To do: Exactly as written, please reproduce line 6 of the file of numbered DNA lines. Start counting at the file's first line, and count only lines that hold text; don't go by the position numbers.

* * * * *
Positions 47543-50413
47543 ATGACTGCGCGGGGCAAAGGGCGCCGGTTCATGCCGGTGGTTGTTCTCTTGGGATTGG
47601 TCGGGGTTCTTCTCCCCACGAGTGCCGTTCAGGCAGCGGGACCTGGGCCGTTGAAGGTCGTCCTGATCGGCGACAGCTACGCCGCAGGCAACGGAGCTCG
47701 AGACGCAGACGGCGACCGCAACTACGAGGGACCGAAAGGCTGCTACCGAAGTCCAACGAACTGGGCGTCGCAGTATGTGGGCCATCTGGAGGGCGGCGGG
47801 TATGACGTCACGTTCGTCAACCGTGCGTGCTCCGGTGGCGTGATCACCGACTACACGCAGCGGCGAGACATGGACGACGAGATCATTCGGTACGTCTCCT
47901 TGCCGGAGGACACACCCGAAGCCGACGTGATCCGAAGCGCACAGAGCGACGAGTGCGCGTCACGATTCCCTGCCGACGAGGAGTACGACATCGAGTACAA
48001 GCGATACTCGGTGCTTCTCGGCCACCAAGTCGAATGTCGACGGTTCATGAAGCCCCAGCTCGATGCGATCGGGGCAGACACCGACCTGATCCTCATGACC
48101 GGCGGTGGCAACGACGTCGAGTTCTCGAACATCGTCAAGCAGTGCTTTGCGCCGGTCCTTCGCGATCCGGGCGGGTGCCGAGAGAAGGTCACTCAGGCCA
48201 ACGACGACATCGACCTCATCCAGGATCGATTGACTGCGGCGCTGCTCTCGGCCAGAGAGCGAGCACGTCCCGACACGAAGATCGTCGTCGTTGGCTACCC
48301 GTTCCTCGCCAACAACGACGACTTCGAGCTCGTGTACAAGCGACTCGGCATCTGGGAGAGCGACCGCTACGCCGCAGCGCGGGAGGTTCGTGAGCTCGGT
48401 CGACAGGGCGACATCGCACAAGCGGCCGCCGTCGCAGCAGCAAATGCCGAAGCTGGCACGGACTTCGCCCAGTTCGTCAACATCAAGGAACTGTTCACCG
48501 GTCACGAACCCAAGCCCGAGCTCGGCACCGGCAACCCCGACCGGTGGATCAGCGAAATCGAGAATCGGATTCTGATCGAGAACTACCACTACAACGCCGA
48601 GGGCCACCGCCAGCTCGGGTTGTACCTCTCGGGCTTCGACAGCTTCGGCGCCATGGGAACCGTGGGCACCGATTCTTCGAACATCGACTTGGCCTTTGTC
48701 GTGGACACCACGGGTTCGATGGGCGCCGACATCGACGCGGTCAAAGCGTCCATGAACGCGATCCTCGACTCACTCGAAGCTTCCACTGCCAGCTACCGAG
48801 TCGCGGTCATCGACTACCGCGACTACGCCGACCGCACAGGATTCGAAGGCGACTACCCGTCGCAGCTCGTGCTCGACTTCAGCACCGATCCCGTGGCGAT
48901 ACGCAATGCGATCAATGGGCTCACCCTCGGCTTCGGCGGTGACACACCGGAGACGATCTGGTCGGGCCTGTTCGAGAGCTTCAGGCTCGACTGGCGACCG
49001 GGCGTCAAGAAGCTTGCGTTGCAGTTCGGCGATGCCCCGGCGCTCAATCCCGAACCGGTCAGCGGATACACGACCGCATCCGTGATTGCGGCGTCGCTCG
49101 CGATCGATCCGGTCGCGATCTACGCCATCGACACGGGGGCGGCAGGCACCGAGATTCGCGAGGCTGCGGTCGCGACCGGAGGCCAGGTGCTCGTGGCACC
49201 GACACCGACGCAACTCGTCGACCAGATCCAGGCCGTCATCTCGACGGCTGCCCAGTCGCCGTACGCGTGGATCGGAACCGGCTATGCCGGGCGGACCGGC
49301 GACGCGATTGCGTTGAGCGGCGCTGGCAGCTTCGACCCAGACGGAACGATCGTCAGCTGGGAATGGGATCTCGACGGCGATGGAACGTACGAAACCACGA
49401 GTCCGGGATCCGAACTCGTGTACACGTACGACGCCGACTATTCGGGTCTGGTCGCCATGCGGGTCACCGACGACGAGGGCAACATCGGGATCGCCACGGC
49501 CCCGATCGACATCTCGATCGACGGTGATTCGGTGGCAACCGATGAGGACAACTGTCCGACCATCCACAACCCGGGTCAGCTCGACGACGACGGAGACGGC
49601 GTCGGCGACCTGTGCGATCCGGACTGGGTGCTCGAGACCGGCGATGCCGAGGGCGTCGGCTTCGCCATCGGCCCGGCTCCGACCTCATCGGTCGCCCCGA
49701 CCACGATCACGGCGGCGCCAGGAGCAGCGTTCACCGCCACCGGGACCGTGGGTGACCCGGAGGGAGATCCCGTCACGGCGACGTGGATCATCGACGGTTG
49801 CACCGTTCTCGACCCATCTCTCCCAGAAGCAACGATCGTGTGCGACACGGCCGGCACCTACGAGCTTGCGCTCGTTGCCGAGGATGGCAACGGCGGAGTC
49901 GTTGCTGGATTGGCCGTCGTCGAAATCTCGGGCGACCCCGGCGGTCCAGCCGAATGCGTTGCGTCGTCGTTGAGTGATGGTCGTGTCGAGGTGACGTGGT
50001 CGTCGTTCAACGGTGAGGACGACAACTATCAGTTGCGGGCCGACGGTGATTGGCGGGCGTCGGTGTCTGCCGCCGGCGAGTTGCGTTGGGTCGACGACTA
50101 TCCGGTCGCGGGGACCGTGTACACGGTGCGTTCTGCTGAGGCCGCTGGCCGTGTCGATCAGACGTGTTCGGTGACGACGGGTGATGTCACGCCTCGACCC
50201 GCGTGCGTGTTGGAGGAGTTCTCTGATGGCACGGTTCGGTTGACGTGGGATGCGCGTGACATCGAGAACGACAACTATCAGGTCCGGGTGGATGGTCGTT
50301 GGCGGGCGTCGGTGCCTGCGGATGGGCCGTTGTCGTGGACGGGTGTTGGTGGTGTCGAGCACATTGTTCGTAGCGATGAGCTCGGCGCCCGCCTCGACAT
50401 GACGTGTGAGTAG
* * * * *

47901 TGCCGGAGGACACACCCGAAGCCGACGTGATCCGAAGCGCACAGAGCGACGAGTGCGCGTCACGATTCCCTGCCGACGAGGAGTACGACATCGAGTACAA